The lecture, broadcast online as a webinar and provided at a Washington State University summit, places race as the most prominent factor in issues of food scarcity and how society attempts to resolve it. Jennifer Zuckerman and Alison Conrad, both White, of the Duke University World Food Policy Center claim that "Whiteness" has shaped every part of food culture, even labeling "good" and "bad" foods as an expression of racial power dynamics.
Unlike other areas of racial discourse such as workplace dynamics or education which derive mainly from social science, food and nutrition can derive from a more strictly scientific foundation. Zuckerman and Conrad’s research is entirely based on a cultural framework and does not touch on any potential scientific understanding or interpretation of nutrition that might help discuss the topic.
Some of the written material focuses on economic factors, such as land ownership and access to capital as limiting factors, but Zuckerman during the webinar mainly discussed economic impact by discussing how during philanthropic work she allocated funding to "best practice" methods such as "mobile produce markets," which she said was a mistake. She did not touch on how a farmer's market, for example, might provide access to foods to people of all backgrounds in a city where access or ability to grow food is limited or virtually non-existent.
Zuckerman defined "White Supremacy Culture" as the idea that White people and their ideas, thoughts, beliefs and actions are "inherently superior" to those of people of color. She insists that this has been "reproduced by all the institutions of our society."
"Everyone in the United States is impacted by White Supremacy Culture," Zuckerman stated during the webinar. She insisted that it is an "adaptive" framework, creating the potential to shift what the "culture" includes as time passes.
Zuckerman and Conrad also apply the racial framework to any effort to combat issues such as food scarcity: They redefine the commonly-discussed "food desert" issue as "food apartheid."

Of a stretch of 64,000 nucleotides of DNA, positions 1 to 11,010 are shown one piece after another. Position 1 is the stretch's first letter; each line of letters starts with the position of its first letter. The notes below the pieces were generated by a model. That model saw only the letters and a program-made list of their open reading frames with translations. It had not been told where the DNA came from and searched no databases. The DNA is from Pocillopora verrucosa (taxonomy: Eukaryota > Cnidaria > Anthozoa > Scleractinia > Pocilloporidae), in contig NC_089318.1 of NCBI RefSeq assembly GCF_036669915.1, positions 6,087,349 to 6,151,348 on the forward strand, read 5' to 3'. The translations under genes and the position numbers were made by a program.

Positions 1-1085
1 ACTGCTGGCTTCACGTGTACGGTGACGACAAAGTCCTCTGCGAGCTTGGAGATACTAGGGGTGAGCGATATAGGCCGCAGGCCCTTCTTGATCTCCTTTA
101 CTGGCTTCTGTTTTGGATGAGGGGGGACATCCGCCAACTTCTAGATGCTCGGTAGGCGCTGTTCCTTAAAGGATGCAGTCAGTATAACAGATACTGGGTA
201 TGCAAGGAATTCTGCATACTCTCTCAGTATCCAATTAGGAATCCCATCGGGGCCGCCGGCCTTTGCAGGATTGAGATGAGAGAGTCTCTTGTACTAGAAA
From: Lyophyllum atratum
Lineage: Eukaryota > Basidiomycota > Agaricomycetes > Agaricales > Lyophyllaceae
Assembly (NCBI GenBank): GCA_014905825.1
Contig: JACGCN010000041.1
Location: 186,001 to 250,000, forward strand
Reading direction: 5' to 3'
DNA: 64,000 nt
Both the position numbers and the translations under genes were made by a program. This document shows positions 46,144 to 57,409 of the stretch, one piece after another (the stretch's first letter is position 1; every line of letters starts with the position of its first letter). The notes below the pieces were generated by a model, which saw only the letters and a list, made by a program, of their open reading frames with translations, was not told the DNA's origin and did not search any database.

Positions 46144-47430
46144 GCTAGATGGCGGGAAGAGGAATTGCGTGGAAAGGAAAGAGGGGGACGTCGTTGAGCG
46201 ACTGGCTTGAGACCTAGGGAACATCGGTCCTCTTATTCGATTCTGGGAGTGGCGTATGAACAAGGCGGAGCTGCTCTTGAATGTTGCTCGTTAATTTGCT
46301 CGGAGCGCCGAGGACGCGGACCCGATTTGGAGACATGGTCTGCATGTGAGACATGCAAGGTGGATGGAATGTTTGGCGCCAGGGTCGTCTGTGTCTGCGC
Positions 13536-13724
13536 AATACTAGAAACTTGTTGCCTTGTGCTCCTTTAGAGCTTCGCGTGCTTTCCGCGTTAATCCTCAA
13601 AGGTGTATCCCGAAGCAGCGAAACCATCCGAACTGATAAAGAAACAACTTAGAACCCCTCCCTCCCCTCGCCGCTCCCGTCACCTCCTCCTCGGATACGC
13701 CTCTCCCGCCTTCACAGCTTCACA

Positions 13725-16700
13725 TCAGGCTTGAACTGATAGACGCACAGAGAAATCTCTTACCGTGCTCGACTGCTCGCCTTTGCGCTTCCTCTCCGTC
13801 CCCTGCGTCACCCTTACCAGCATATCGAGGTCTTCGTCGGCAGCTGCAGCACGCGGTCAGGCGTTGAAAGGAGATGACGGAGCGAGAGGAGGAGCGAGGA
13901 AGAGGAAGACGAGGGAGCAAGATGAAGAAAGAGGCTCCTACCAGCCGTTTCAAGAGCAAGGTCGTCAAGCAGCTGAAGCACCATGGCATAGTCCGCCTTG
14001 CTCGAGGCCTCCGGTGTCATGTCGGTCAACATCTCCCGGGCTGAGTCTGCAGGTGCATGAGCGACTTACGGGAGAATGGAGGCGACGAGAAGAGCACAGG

They argue that food charity creates "narratives" that minority communities "can’t take care of themselves" and need help. Particularly, the "mobile produce market" is "White-led" and takes advantage of "majority BIPOC neighborhoods," creating greater dependence on "White-led institutions."
Radio host Jason Rantz noted the lecture series in an article Wednesday.
The research and lecture are not new: Conrad discussed the approach and framework on a podcast in Oct. 2020 called "8 Ways White Bias Can Misdirect Food System Work."
In an interview about her podcast, Conrad said she pursued the research despite reservations because "the point of the project is to say we’re talking about White narratives."
"Even if you're not intentionally acting from a White supremacist standpoint, the system is White supremacy, and you have to learn how that Whiteness impacts the work that you're doing," Conrad said. "There's a lot of these sort of nuances that I think we tend to ignore. And a lot of these things have to do with White supremacy and structural racism that's built into the system."
WSU told Fox News that it provides a space for "a wide variety of speakers on a wide variety of topics that we think may have relevance for our local community."
"This is not part of WSU’s academic curriculum," Brook Oliver Brouwer, Extension County Director of San Juan County – Washington State University, wrote in an email. "This event was developed for members of the San Juan County community."
Duke University and its World Food Policy researchers did not respond to a Fox News request for comment.